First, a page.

In 1661 Dover returned Vincent and Montagu and most of the other ports accepted one official nominee. Hythe returned John Hervey, New Romney Sir Charles Berkeley II, Rye Richard Spencer, Winchelsea Sir Nicholas Crisp, and Hastings Edmund Waller I. Apart from Berkeley, who had been made captain of Sandown Castle, and Spencer, whom his corporation described as a stranger despite his property in Romney Marsh, none of these Members had any local connexions. But Rye rejected Sir John Jacob, the customs farmer, as Spencer's colleague in favour of the former parliamentarian colonel Herbert Morley. Sandwich this time elected the Hon. Edward Montagu, but Sir John Mennes, the admiral, whose family had long been connected with the port, was defeated. At Seaford Thomas Harrison, who was apparently on bad terms with the corporation, induced the electors to reject the courtier Sir Allen Apsley*, and the lord warden had to make the best of it by putting in a second recommendation, Sir Thomas Dyke, a local landowner who would doubtless have been re-elected anyway, and by depriving Harrison of his militia commission. The first by-elections of the Cavalier Parliament were held in November, and both resulted in court victories. Sir Henry Wood succeeded a non-official Member at Hythe without recorded opposition, but on Spencer's death John Robinson I faced a formidable challenge from a local industrialist, Samuel Gott*, which cost him £100 to overcome. Harrison's exploits at Seaford may have suggested the necessity of keeping the independent companies of the Cinque Port militia under closer control, and John Strode II, who took over as lieutenant-governor from Vincent in 1663, was responsible for grouping them into regiments. The next two elections in October 1665 were also court successes. Strode himself met with no opposition at Sandwich, but Henry Brouncker defeated Sir Charles Sedley* at Romney by a single vote. Both candidates were prominent Court, but Sedley, who had been denied the Duke of York's support, came from a Kentish gentry family. The turning-point came a year later when Robert Austen registered a gain for the country partly by defeating Baptist May* at Winchelsea. In 1667, immediately before the fall of Clarendon, Austen's brother outvoted Henry Savile* at Rye, and in the following year Sedley was elected unopposed in place of Brouncker, who had been expelled the House. On 21 July 1668, on the inititiative of one of the Rye representatives, who complained that country gentlemen had been admitted to the freedom of the Port and were voting at mayorial elections, the Guestling ordered that only resident freemen should vote in either municipal or parliamentary elections. Further, if any but a freeman or inhabitant were elected a baron, unless he were of counsel to the Ports, the mayor, jurats and commons were to be fined £10. But this proviso was withdrawn at the next meeting. In any case the Court continued to lose ground in the Ports. Dyke's loyalty at least could not be questioned, but his successors at Seaford, Robert Morley and Sir Nicholas Pelham, belonged to the country tradition. After the humilitating rebuff in 1661, the lord warden made no recommendation at either election. Nor does he appear to have cast his interest behind Edward Montagu's son, Lord Hinchingbrooke, who won the Dover by-election of 1670 by wooing the dissenters. Worse was to follow in 1673, when two elections held without the Speaker's authorization were declared void. The court candidates were re-elected, but at Dover the House reversed the election on petition, as they had done to Morley's benefit three years earlier, and at Hythe Sir Leoline Jenkins, depsite a strong interest as judge of admiralty in the Cinque Ports, only narrowly escaped the same fate. Matters might have been expected to improve after the Duke of York was forced to resign under the Test Act and his office reverted to the crown. But in the only by-election held under the Danby administration, an obscure country squire, Cresheld Draper, defeated the court candidate at Winchelsea, the enormously wealthy merchant Sir John Banks*.2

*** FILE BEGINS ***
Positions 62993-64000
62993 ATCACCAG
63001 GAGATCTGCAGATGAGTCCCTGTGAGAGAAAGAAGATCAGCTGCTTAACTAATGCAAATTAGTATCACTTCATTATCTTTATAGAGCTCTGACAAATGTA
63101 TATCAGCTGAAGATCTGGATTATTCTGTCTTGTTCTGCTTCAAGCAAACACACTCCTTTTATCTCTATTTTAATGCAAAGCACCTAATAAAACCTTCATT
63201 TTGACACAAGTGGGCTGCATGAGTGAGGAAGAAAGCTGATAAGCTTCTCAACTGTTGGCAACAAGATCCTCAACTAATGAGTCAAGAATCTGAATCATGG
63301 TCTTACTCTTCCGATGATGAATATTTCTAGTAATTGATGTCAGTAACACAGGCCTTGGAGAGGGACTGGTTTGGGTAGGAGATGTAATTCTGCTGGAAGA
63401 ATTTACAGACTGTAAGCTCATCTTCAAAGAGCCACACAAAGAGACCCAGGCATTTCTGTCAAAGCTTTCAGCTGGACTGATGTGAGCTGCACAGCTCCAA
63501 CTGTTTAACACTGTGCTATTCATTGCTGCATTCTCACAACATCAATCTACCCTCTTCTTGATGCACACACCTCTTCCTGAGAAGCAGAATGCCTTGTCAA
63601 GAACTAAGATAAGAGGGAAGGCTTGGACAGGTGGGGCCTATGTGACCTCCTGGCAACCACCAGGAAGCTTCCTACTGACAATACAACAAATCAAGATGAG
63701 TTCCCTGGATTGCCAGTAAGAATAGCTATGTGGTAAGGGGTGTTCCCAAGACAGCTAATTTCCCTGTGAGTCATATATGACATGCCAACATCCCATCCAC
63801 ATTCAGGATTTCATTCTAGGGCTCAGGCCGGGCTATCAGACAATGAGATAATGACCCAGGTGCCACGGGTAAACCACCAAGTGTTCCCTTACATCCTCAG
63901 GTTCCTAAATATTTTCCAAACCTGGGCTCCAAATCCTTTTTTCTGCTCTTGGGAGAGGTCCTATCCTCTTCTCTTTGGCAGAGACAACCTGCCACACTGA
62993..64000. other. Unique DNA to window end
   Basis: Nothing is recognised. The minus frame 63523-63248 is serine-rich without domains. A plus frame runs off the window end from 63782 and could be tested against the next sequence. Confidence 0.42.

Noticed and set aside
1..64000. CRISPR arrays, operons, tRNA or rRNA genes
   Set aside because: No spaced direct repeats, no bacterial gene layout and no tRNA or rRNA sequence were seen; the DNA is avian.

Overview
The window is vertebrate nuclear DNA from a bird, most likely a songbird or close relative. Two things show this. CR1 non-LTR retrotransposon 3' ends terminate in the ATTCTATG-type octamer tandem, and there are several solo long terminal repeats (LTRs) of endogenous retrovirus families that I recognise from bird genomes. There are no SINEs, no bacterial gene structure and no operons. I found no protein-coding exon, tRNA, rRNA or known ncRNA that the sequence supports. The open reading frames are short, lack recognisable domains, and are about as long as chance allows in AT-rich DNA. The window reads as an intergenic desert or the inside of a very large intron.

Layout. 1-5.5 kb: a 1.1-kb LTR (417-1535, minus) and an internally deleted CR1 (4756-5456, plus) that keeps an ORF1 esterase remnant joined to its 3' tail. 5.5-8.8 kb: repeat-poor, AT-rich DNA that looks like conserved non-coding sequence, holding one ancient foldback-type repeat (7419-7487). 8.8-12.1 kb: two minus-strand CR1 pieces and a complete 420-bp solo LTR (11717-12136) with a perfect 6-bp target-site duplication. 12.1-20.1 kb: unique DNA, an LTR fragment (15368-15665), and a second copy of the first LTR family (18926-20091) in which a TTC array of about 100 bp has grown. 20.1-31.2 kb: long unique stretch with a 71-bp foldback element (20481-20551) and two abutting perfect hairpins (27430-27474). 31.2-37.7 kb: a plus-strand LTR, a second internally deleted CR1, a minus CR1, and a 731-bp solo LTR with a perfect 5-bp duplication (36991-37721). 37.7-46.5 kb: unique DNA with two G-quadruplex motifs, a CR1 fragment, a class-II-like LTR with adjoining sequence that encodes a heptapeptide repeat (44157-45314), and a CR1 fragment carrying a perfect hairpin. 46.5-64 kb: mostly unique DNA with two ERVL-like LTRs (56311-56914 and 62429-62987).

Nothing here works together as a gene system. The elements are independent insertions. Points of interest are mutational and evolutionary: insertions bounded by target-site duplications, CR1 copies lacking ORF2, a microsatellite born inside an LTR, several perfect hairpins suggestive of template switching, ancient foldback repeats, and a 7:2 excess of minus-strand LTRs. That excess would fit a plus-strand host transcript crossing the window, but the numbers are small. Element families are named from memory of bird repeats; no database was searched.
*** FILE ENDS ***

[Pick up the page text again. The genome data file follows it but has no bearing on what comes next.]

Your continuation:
There is no evidence that the King attempted to nominate candidates as lord warden in the exclusion elections, but if he did so his recommendations had little effect. Of the court supporters only Robinson retained his seat at the first general election in 1679. Jenkins migrated to Oxford University and Sir Edward Dering was returned on his own interest at Hythe, but Strode was defeated at Dover, Romney and Sandwich. For the first time in this period two townsmen were elected, William Stokes at Dover and Julius Deedes at Rye, while Paul Barret, Sedley's new colleague at Romney, was one of the standing counsel to the Ports, and another lawyer, John Thurbane*, held office under the Sandwich corporation. The large number of absentions among the 'barons' on the first exclusion bill may indicate that the Duke of York still enjoyed some popularity in the Ports. They included such country party stalwarts as Deedes, Sedley, Thurbarne and Robert Austen. Of the seven Members who voted, four supported the removal of the Duke from the succession, while only three (Dering, Barret and Herbert Stapley) supported him. Both the new Members in the second Exclusion Parliament, Sir John Darell for Rye and Edward Hales I, were exclusionists, replacing the abstainers Robinson and Deedes. The Opposition gained another seat at Hastings in 1681, but Robert Austen was defeated in his constituency by a court supporter. Two new Members came in at Seaford, but the political balance was unchanged.